S15E4: Presentation Styles

In this season, The Way of The Podcaster, I’m delving more deeply into my podcasting philosophy. Today’s instalment, Presentation Styles, looks at what’s required to have the greatest impact on listeners from the Less is More viewpoint. 

What are Podcast Presentation Styles?

There are as many ways to present a podcast as there are podcasters. What has worked in the past, seems to be working still but and this is a big but, there’s a sameness to many shows. The same guests appear across many shows, the same questions, the same back stories, the same hubris, the same shallowness. 

Let’s unpack this through the “less is more” lens of the Way of the Podcaster.

Formats can be broken down into four types.

  1. The monolog
  2. The interview
  3. The co-host banter
  4. The Round Table

These are fairly self explanatory. Types 1 and 2 are the most common. The monolog works really well for “history of” shows including the True Crime genre. The interview is dependent upon the quality of the interviewer, the host usually and the point of the guest.

The co-host banter style of presentation can be spectacular but tends towards “in jokes”, ramblings about what happened last week, what the weather’s doing and so on. Now if your show is a weather related one with a climate change angle then this may be appropriate. It’s when the show’s title would suggest, say, Online Course Promotion that the ramble becomes infuriating. It not only wastes your listener’s time, it shows a lack of respect for that time.

The Round Table model is under utilised and has its own issues. Rambling again can be exponentially ramped up with each additional co-host. The key is to have a strong facilitator. One who will keep the conversation on point and a savage editor who cuts the extraneous from the feed. These types of shows often begin as a Youtube live or something similar. Your podcast listener does not need to hear the team of co-hosts greet people from around the globe who happen to tune into the live event and they certainly don’t need to hear about the weather.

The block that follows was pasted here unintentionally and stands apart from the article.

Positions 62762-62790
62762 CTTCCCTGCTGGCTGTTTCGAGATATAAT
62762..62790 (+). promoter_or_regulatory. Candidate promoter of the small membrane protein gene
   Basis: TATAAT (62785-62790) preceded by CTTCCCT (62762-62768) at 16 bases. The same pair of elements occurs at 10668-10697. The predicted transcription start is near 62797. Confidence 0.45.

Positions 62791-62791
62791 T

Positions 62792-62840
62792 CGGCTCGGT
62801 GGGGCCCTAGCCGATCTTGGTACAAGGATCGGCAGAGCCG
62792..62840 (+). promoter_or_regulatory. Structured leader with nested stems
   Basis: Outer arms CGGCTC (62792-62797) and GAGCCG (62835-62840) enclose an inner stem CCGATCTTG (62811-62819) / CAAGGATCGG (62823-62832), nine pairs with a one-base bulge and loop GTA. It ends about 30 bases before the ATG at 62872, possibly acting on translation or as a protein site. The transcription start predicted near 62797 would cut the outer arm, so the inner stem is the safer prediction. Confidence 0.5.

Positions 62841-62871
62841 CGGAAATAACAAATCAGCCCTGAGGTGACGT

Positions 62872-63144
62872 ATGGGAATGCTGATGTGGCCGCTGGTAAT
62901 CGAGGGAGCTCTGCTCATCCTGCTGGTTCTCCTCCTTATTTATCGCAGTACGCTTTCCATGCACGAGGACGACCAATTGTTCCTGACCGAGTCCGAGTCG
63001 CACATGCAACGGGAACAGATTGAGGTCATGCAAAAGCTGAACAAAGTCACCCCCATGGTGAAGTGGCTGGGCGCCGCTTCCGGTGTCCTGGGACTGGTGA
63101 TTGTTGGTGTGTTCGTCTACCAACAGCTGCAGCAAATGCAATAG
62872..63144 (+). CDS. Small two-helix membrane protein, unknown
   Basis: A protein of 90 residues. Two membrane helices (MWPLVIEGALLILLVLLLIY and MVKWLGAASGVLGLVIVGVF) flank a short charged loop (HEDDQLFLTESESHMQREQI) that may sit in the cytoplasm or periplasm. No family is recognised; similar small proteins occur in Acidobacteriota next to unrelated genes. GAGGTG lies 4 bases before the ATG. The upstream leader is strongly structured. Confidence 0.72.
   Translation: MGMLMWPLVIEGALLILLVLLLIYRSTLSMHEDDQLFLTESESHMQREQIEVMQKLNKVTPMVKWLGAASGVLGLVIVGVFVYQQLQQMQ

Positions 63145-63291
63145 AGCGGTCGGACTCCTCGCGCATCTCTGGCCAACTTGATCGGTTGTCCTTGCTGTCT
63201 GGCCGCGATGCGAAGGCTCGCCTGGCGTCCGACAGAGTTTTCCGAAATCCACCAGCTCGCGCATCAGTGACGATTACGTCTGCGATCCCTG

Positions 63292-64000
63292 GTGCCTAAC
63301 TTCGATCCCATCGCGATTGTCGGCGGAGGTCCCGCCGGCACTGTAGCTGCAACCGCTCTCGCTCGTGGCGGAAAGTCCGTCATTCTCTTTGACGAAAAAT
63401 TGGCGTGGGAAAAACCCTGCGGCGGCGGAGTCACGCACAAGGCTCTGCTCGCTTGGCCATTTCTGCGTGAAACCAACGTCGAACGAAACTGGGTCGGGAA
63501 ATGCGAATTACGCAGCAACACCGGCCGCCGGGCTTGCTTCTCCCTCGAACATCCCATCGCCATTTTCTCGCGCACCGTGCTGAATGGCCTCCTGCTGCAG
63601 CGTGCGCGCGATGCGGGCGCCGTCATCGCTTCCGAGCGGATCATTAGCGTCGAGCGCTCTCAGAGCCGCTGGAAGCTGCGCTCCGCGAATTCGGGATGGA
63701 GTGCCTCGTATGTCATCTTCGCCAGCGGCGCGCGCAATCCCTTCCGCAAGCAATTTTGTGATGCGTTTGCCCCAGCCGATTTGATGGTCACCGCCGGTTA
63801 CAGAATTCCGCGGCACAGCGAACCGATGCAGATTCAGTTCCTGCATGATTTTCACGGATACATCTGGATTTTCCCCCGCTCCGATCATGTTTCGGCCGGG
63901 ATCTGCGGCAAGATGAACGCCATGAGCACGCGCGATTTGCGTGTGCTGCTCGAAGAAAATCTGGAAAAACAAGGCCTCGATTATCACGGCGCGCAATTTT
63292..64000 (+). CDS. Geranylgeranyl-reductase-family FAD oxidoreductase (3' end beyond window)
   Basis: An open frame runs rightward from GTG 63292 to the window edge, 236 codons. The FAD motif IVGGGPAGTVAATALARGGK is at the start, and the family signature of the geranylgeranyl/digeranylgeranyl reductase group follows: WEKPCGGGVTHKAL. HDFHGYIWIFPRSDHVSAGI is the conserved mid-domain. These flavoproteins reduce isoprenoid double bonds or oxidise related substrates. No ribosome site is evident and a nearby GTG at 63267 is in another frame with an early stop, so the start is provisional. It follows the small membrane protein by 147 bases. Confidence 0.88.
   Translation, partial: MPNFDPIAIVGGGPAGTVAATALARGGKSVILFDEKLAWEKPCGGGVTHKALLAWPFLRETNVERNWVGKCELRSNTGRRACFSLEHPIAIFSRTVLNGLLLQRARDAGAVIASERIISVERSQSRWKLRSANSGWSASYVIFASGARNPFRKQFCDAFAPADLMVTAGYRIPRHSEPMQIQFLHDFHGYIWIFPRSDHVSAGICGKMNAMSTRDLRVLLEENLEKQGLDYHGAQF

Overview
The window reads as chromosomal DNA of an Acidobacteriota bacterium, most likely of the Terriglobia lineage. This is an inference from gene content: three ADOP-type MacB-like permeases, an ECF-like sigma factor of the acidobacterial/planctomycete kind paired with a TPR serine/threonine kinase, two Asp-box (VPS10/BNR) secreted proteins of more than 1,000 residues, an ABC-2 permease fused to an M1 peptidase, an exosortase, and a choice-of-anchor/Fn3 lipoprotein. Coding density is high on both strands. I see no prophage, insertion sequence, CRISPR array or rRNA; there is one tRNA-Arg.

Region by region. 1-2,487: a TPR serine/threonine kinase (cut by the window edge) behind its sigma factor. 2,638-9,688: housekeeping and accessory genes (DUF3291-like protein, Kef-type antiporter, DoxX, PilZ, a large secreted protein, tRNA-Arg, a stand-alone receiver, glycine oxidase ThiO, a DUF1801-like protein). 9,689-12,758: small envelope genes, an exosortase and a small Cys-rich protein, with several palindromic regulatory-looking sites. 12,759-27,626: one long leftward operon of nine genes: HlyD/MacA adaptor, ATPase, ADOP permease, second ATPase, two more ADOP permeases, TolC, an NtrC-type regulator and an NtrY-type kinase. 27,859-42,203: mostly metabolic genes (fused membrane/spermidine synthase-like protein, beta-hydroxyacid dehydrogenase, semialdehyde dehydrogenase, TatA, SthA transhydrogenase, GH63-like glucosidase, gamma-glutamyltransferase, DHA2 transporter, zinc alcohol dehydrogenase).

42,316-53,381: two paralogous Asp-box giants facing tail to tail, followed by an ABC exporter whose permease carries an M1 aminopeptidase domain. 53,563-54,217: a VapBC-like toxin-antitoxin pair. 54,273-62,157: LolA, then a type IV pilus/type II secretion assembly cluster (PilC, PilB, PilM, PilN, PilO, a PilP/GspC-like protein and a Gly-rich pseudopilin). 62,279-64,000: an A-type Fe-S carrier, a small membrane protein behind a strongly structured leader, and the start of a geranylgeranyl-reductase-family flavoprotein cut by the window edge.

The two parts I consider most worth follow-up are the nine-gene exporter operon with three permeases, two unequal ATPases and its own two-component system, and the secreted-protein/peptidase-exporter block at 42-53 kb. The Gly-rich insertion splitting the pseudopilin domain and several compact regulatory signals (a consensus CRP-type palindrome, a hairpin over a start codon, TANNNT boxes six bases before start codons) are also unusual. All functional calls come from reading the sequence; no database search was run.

The Monolog

Looking back at type 1, the monolog, there are a couple of steps to create a powerful episode with just the correct amount of content and no bloat. The first option is to script the show. Writing for the spoken word is different from writing for the reading public. I’ve a separate episode on that coming soon. The benefits of a fully scripted episode are many. Everything you wish to cover will be. The narrative flow, the story arc, the tensions and resolution of those tensions are all fully crafted into the script. It is a powerful way to podcast. The drawbacks are minimal. Sounding like you’re reading a script being the most obvious. I’m sure many of you listening have sat through presentations where the speaker simply read from a script in dull monotone for up to an hour. Statistical analysis of economic conditions in the late mediaeval period springs to my mind as one such horror show. This is fixable and relatively easily. 

Firstly, make sure your script is tight with only the content you wish to share. This means editing! Editing your words before you record them. Secondly, a little practice will have your personality shining through your words. I imagine I’m reading my scripts to an individual. This helps to personalise the delivery and allow me to be me which is easier when I’ve written the words. 

Podcast Footnote:

I have used our robot overlords to write scripts and they were woeful. I struggled to put any personality into words that were not mine. I edited the robo-script and still had difficulty. On occasion when I’m stuck, I’ll use the robots to write a script and rip out all the words except the section headings which I’ll edit and this does help with the terror of the blank page. As a rule of thumb, AI sucks for personal connection.

End Podcast Footnote.

In the beginning I wasn’t overly fussed with putting “me” into the presentation. I was overly fussed with the technical aspects. Not so much the recording, though that was in the back of the mind but with the publish and see the episode populate across the interwebs side of things. And that was ok, very few people listened to the first few episodes anyway and I’m happy to report, the publish and populate processes have never let me down.

Not everyone is a fully written script type of podcaster. I would suggest for history shows in particular you should be fully scripted with footnotes and references in the show notes but otherwise, there are two more options for the monolog show. Dot points and freeform.